The experts did not disappoint Glenister; they produced a long litany of evidence of “the circumstances” pointing toward that which every sentient being in SA now knows about the crookedness and perfidy of the Zuma administration.

Zuma’s legal team, and the other lawyers representing his Cabinet members separately, instead of dealing with the facts adduced by the experts, as should in the normal course be done, elected instead to apply to strike out the material on the basis that it was vexatious and irrelevant to the decision to be made. They did so without traversing the material painstakingly placed before the court, a risky and irregular step.

The courts did not disappoint Zuma. In the majority judgment penned by the Chief Justice, the allegations of malfeasance and misfeasance by Zuma and his cronies in Cabinet were (mis)described as “odious political posturing” and the failure to answer them was conveniently overlooked. A little tinkering with the Hawks legislation followed. As a consequence of these missteps, the criminal justice administration still lacks the investigative capacity of true specialists, fully trained, clothed with structural and operational independence, properly resourced and with secure tenure of office.

Those whom some veterans of the Scorpions derisively refer to as “stasie speurders” (station detectives) were bumped up to populate the ranks of the Hawks. To this day, the Hawks report to the Minister of Police, Bheki Cele. He lost his job as police commissioner after being found to be “incompetent and dishonest” by the Moloi board of inquiry. The late Judge Khalipi “Jake” Moloi also recommended that Cele be investigated for corruption.

The Ramaphosa-era Investigating Directorate of the NPA is working on the Cele docket, but no charges have been formulated yet. This despite the fact that the alleged corruption preceded the hosting by South Africa of the Fifa World Cup in 2010. Cele, “a big man” in KZN politics, sails on with complete impunity and considerable status.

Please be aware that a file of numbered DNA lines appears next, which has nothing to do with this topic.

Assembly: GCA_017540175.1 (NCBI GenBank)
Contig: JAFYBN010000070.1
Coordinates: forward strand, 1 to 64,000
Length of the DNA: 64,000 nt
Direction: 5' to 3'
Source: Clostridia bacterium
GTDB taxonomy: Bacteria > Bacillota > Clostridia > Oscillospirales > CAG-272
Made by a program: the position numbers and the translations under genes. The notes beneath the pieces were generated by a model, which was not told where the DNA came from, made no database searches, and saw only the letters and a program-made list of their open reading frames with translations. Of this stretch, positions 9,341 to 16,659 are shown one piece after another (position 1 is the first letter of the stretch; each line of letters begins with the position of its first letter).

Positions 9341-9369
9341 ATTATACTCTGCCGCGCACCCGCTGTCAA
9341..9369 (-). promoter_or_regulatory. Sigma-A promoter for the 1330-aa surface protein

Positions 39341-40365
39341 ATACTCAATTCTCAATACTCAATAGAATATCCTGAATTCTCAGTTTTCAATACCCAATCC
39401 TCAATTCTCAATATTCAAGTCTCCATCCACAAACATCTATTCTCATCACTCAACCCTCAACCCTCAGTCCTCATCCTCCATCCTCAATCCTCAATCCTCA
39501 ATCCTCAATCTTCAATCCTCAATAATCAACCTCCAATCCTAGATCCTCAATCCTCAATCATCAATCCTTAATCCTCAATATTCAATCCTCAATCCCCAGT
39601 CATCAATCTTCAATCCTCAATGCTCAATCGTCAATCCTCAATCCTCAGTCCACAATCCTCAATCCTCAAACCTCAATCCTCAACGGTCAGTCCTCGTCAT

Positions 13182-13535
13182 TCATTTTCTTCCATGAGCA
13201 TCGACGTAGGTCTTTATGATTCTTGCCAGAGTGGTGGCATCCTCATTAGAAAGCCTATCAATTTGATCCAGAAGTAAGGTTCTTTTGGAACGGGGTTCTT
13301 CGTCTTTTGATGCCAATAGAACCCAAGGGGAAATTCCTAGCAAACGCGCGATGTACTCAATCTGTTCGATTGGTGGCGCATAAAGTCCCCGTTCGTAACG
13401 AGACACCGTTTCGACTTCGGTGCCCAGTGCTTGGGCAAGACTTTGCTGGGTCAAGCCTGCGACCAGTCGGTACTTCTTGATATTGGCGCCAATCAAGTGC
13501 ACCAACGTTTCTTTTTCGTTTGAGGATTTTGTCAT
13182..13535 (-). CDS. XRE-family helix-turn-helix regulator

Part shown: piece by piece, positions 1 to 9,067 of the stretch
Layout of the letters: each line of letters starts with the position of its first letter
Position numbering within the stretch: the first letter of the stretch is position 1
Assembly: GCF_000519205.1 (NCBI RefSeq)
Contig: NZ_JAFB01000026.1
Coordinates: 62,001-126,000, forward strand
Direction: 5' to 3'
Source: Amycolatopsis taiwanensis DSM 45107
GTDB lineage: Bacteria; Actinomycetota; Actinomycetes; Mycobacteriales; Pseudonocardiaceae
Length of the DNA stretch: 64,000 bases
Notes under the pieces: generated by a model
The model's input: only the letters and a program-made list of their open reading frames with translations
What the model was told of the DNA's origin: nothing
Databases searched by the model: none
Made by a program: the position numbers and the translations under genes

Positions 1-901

The Zuma-era State Capture project was enabled and perpetuated by the unwillingness of the courts to face facts and insist upon proper compliance with their own rulings about the characteristics of and criteria for the anti-corruption machinery of state. Instead, a rotten regime was propped up by the supportive and protective stance taken in the majority judgment of the Chief Justice written in November 2014 in the third of the Glenister cases.

Zuma cannot make up the rules as he goes along to suit himself. His very public playing of the “victim card” does not fool anyone any more. Zuma is defiantly contemptuous of an order of the highest court in the land. His recalcitrance is intolerable in any functioning constitutional democracy such as ours.

As each fresh revelation of what was actually going on at that time in government and the state-owned enterprises tumbles out at the State Capture Commission, the embarrassment, if not mortification, of that majority should deepen. So cunning and clever was the argument put up by Zuma that the two justices who had penned the ruling of the court in earlier litigation could not agree on what they meant in that judgment!

And then, we come to Nkandla. A leaked report by the Public Protector in December 2013 led to the laying of charges of corruption, fraud, theft, embezzlement and procurement irregularities in the home improvements effected by the state, at taxpayers’ expense, at the country seat of the Zuma family in Nkandla. Not a single criminal case has followed. The matters are reportedly still under investigation in Gauteng and KZN.

Civil proceedings concerning the matter of Nkandla did end up in the Constitutional Court. The delinquency of Zuma was by then undeniable. His counsel threw in the towel dramatically at the last minute.